HOUSE Assistant Majority Leader and Quezon City Rep. Precious Hipolito Castelo on Friday urged the Inter-Agency Task Force on Emerging Infectious Diseases (IATF) to allow private subdivisions or villages to do their own vaccination for their residents.
“This will ease congestion in most vaccination centers in Quezon City and other parts of Metro Manila. We are happy that many citizens are willing to get vaccinated despite some unresolved post-vaccination issues, but this problem of congestion is turning them away. They fear they might get the virus in the centers,” Castelo said.
As of now, inoculation sites “are so overcrowded that if there is one asymptomatic person waiting to get his or her shot, he or she could become a super spreader,” Castelo said.
With approval and vaccine supply from the IATF, Castelo said homeowners’ associations are willing to undertake their own inoculation projects for their residents.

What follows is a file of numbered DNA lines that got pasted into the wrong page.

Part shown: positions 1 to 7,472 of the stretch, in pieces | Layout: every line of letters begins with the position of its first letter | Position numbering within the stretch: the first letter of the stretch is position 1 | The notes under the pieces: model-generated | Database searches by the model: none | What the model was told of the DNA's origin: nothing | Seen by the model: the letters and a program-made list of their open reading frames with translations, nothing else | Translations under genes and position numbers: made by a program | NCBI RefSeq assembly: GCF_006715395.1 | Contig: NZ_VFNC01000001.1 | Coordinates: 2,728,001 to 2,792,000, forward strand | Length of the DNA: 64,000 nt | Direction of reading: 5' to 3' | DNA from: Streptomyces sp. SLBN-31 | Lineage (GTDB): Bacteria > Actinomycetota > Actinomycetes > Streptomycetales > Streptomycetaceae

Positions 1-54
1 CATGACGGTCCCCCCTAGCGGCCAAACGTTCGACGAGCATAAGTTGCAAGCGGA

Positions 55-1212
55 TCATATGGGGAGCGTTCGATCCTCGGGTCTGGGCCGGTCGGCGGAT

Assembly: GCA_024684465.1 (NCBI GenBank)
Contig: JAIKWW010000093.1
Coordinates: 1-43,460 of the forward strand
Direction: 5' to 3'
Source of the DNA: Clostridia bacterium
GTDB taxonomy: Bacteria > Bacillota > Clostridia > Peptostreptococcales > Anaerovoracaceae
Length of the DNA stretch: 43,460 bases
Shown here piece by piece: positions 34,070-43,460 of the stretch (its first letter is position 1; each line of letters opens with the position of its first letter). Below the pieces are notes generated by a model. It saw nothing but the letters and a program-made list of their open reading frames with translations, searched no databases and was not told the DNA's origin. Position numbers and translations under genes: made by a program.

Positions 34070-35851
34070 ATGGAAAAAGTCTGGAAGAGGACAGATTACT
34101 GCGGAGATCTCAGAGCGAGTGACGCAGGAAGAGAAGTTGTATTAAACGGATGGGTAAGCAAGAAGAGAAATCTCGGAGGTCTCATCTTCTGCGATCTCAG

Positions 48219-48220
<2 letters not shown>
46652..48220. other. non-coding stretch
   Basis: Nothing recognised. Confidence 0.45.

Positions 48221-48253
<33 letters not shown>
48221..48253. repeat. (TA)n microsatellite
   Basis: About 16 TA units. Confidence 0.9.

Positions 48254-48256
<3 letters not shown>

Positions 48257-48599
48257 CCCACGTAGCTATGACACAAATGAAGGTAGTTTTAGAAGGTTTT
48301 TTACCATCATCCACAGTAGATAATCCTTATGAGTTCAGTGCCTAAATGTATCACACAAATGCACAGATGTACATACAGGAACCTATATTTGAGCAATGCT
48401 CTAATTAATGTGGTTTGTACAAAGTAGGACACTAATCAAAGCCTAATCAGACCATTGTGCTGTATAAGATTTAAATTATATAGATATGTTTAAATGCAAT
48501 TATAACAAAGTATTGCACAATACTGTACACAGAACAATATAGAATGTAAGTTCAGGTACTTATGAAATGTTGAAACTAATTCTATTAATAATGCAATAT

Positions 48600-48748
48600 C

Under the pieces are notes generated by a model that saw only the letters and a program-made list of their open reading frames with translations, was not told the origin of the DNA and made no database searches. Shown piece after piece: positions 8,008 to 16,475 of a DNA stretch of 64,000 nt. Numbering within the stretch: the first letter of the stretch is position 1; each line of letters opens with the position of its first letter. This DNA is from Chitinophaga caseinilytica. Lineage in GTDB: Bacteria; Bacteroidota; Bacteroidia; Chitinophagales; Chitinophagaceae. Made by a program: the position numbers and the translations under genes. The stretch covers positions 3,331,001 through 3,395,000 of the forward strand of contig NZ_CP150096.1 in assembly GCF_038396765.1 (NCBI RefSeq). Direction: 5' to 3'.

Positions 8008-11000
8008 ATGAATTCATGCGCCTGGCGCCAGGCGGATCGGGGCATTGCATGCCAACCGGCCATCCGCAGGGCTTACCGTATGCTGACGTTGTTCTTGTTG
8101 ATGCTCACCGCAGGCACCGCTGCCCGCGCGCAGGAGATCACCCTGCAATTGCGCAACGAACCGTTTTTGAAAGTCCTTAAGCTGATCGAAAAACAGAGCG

“I am sure that villages will not lack volunteer doctors, nurses and other health professionals who could help in the vaccination. They might even have excess volunteers who could assist adjoining villages,” Castelo added.
She pointed out that her proposal, if adopted, would speed up the government’s vaccination program “especially when enough vaccines are available.”
“At present, the program is moving at a snail’s pace. Even if there is sufficient vaccine supply, the government would not be able to attain its goal of inoculating at least 70 million Filipinos and achieving herd immunity this year,” she stressed.
Castelo said allowing villages to vaccinate their homeowners and household members would mean fewer people going to existing vaccination centers.
“We owe it to our people to improve this system, and one way is to allow private villages and businesses to vaccinate their homeowners and employees,” she added.